Trim the asparagus. Cut them into 4 cm (1 1/2 inch) pieces, separating the stems from the spears. Bring a large pot of salted water to a boil (you will be using the same water to boil your pasta). Boil the asparagus stems for 2-3 minutes, then add the spears and boil for an extra 1-2 minutes. Remove the asparagus from the pot with a slotted spoon or skimmer, run under cold water and reserve.

Boil the pasta according to the instructions on the box. One minute before the end of the cooking process, add the asparagus to the pot, so as to reheat them. Drain the pasta and vegetables, making sure to reserve about 120ml (1/2 cup) of the cooking liquid.

Put the pasta, asparagus and cooking liquid in the bowl with the lemon and parmesan mixture. Toss to coat. Salt and pepper to taste and garnish with fresh basil.

Pasta with Shrimp and Asparagus
Adapted from Entre Cuisine et Quincaillerie

Serves 2

One bunch of asparagus
250g (1/2 pound) short pasta (such as penne or farfalle)
250g (1/2 pound) raw medium shrimp, deveined and shelled
2 tbsp butter
1 shallot, minced
120ml (1/2 cup) white wine
1 tbsp fresh marjoram, chopped (can be replaced with flat-leaf parsley)
240ml (1/2 cup) heavy cream
Grated parmesan
Salt and pepper

Trim the asparagus. Cut them into 4 cm (1 1/2 inch) pieces, separating the stems from the spears. Boil the asparagus stems in salted water for 3 minutes, then add the spears and boil for an extra 2 minutes. Drain the asparagus, run under cold water and reserve.

Bring a large pot of salted water to a boil and cook your pasta following the instructions on the box.

Meanwhile, melt the butter in a large pan over medium-high heat. Cook the shallots until slightly translucent, then add the shrimp and asparagus. Cook for 3-4 minutes, then add the white wine and continue cooking until mostly evaporated.

Season with herbs, salt and pepper. Add the cream and continue cooking, stirring often, until thickened.

Drain your pasta and add it to the pan. Toss to combine ingredients and coat the pasta with cream, and sprinkle with parmesan.


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  2. Love the sound of lemon and asparagus =D. Both dishes look delicious!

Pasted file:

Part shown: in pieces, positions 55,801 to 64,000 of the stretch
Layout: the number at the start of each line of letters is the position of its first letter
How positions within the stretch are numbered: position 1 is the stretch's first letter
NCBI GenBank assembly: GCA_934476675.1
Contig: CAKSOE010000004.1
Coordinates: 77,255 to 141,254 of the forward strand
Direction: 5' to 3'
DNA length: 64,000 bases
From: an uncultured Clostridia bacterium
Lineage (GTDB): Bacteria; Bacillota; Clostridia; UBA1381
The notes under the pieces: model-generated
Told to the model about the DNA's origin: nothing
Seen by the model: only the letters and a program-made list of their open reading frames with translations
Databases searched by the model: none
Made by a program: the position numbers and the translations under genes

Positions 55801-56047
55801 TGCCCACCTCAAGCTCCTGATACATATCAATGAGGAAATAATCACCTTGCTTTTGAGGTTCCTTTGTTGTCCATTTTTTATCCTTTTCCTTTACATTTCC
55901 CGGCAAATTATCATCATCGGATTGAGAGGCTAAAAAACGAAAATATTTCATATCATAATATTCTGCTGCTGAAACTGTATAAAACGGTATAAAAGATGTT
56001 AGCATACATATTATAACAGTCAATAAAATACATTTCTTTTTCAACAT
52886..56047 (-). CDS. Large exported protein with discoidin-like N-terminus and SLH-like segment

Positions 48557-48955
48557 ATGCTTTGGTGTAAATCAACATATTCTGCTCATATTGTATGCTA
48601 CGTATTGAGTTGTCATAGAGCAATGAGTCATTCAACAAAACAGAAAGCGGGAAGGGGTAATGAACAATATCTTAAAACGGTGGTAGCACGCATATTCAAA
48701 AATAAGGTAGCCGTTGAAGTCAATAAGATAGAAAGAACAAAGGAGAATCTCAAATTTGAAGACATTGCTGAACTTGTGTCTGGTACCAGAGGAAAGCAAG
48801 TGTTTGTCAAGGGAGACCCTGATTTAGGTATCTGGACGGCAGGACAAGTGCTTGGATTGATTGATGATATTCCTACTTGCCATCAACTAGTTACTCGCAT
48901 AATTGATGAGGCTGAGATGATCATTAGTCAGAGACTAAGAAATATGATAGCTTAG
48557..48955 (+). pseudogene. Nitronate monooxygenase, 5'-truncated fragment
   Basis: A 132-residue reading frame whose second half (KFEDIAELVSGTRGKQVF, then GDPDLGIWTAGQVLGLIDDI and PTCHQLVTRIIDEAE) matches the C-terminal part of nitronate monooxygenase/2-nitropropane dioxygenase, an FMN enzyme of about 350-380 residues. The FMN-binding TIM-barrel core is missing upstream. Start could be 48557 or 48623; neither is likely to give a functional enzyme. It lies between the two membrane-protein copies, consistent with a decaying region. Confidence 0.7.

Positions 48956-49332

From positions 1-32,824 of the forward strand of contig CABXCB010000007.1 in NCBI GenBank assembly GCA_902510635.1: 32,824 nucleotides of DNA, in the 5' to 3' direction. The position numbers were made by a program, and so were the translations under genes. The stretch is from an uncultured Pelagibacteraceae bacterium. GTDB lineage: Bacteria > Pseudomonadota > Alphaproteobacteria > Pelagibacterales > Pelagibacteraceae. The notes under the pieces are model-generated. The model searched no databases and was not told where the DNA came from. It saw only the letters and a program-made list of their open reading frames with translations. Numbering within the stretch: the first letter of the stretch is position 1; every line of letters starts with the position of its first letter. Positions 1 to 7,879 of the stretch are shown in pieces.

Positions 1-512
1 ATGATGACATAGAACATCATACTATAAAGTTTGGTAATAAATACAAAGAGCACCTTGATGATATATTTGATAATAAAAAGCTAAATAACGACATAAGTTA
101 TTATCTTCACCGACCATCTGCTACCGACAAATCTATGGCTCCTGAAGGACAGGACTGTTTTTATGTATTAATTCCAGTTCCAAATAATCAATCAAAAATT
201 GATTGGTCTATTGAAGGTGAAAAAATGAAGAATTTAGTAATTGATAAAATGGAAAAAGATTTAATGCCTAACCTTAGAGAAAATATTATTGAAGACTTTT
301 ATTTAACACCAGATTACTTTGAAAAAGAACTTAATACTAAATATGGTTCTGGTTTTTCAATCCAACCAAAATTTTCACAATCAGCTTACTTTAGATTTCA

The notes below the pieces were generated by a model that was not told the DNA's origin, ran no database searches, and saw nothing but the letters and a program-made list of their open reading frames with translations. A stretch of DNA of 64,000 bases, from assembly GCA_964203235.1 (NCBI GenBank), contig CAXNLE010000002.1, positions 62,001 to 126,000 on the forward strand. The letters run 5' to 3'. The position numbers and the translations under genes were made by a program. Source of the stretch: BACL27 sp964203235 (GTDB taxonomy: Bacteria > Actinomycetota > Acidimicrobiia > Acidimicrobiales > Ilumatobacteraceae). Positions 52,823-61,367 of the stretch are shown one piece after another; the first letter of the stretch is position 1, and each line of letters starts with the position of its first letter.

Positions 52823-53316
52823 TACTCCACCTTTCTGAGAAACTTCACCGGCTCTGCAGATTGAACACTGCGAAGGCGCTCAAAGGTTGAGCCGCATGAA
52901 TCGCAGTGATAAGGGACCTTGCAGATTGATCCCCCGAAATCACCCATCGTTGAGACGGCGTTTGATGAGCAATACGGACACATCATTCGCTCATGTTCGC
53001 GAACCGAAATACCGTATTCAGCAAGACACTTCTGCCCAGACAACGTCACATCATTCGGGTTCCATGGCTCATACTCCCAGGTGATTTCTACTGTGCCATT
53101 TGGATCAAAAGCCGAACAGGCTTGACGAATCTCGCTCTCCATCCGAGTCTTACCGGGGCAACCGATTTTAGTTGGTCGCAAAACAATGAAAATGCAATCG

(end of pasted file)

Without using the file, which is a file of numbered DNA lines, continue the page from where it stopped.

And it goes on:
3. Both dishes look great. I especially like the second one with prawns. Yum!

  4. I love pasta with anything... I hope you can find a home for those plants soon... We recently had three pots of herbs in our kitchen and as it turns out one of them had tiny little caterpillars in them, who now all have turned into tiny little moths!! Pfftt... they are so small I cannot find the little cocoons they must have crept out of. I keep catching little moths every day and putting them outside. How many can one plant produce?? So... just be sure your plants are animalfree..:)

  5. Both of your pasta dishes look so delicious!! I hope they finish your renovations soon, so you'll have more space in your living room. :)

  6. Super ton dossier sur les asperges! C'est un de mes légumes favoris, je les aime de toutes les couleurs et à toutes les sauces. N'hésite surtout pas à flamber ta recette, je te jure que ce sera délicieux. Flamber c'est très différent de mariner. De plus, les fruits de mer ont intérêts à ne faire qu'un court séjour dans la marinade, car on ne veut pas qu'ils "cuisent" pour ne pas affecter leurs textures.
    Un bon flambage ne dure que quelques secondes (en réalité seulement le temps que l'alcool brûle) et ça donne une saveur incomparable au plat!
    J'espère que tes belles fines herbes ont trouvés un refuge, car il serait bien dommage de les perdre. C'est tellement délicieux des fines herbes fraîches!
    Bonne journée à toi!